Senator Joyce writes for the Canberra Times:
It became quite apparent that the journalist was trying to contact me. There had been two phone calls, and a text message, rather Alice-in-Wonderland-like, saying ”please call me”.
So, in respect of the public’s right to know, down the rabbit hole we went. She asked the question, ”Do you support your party’s baby bonus policy?” I will confess, I didn’t know what our baby bonus policy was or, rather more pointedly, didn’t know we had one. Ah, here lies the trap, I thought, there will be an article written about me: ”Barnaby unaware of Nationals baby bonus policy.”
I tried the usual political evasiveness. I told her that babies are wonderful, that they are our ”most important resource”, that the Nationals support, indeed have always supported, babies and, in particular, support those most inclined to have babies, women.
She then went on to tell me that our policy was to double the baby bonus.
That took me back a step, because the reality is that the original baby bonus, which was paid as a lump sum, was a ridiculous policy that caused immense damage.
Sending $5000, in a lump sum, to a household experiencing problems, such as alcohol or drug addiction, was not a solution but a disaster.
Last week, I visited areas where these social problems are quite apparent by the green cans adorned with two initials on the front lawns of indigenous housing in one of our most remote areas. No doubt the same problems exists in the non-indigenous areas of some of our urban centres.
The journalist accused me of mumbling and I was.
I was desperately, with the phone to my ear, trying to think where and when this policy came about.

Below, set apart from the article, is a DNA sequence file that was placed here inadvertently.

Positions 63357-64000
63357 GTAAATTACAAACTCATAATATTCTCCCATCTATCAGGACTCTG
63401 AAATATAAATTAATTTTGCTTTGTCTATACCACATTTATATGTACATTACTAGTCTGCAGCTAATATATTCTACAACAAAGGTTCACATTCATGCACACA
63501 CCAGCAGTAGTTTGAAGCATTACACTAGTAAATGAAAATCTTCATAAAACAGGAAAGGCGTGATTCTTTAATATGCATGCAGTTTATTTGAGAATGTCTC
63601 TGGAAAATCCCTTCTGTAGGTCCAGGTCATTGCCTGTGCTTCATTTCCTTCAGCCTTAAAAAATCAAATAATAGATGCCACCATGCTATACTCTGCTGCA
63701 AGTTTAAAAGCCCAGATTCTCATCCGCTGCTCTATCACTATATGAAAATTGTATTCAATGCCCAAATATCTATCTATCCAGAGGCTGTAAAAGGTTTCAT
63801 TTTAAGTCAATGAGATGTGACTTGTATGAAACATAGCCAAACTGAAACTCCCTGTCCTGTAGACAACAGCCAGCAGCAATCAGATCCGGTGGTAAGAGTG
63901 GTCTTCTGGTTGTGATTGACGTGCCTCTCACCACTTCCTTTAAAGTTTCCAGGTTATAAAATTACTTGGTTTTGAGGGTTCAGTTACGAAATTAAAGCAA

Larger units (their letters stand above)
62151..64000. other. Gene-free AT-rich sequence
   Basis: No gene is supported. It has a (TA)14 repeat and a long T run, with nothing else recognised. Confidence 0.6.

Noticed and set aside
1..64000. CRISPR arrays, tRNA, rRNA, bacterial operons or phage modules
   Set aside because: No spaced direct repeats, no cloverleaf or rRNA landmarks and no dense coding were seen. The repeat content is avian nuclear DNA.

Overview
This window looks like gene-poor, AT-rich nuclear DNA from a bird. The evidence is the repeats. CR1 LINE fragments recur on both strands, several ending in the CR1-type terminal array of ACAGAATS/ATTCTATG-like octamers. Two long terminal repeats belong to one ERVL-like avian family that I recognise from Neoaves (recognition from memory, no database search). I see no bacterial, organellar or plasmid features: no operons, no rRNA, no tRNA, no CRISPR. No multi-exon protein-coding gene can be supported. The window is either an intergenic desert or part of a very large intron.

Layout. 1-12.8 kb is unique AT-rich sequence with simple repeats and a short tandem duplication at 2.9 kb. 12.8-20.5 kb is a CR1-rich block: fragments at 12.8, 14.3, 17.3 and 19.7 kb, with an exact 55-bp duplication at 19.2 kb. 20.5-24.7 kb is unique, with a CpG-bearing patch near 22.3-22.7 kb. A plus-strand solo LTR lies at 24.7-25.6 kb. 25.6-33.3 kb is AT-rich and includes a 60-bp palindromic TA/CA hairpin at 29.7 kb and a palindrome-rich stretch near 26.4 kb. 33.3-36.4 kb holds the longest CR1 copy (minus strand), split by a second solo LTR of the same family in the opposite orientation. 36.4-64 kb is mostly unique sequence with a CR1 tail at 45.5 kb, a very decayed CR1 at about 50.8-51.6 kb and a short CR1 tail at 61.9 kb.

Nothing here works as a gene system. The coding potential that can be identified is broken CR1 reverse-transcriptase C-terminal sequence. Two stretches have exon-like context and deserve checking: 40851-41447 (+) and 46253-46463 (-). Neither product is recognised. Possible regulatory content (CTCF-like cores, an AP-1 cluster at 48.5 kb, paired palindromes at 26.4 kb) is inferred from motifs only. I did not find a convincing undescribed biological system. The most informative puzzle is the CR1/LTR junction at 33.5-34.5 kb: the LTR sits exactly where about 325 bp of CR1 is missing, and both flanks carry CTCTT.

Anyway, she had me. I was girding my loins for the inevitable banner.
However, the next day the banner didn’t decry my ignorance; in fact, it proclaimed my effusive endorsement with the headline: ”The big push for $10,000 baby bonus by Nationals MP Barnaby Joyce.”
The article went on to say that I had been pushing Opposition Leader Tony Abbott to double the baby bonus. I must admit this was news, especially to me.
Not at any time, sober or otherwise, have I ever broached the topic of doubling the baby bonus with Abbott, and there was certainly nothing that I had said to the journalist that could possibly be interpreted that I personally was pushing for it.
Editorials were written, it was time for me to be ”put back in a box”, which, on this topic, I had never crawled out of.
While I was sleeping, a poor Treasury clerk had been jerked out of the Holy Grail and sent to work to open Microsoft Excel and cost my policy, to which I remained happily oblivious.
Then, on the back of my presumed maternal benevolence, came a retinue of forthright condemnation by a whole bevy of media commentators, government ministers and colleagues of an idea that I never had. I was tempted to join the conga line myself: ”Barnaby condemns Joyce.” Later in the day, I did.
After putting out a statement denying that I had ever lobbied Abbott on doubling of the baby bonus, some emails from constituents who perhaps paid more attention to Insiders than to my media statement asked whether I had lost my marbles and why did I now advocate a doubling of the baby bonus.
The next day, despite my attempts to douse the flames created by my friendly incendiary scribe, I had to deal with the headlines that ”Joyce backflips on baby bonus position”, with a sneering incredulity on the subject of whether I had in fact lobbied Abbott to double the baby bonus.
Two days later, it was my ”apparent” position. Where did this story come from? I know the journalist is competent, so she would not have just made it up. It is highly unlikely she would have believed the Labor Party if it said I had been lobbying Abbott. So where did this credible source come from?
I have had curt exchanges via email with the journalist concerned, and even though we still ”adore” one another, we have decided not to talk to each other for a little while.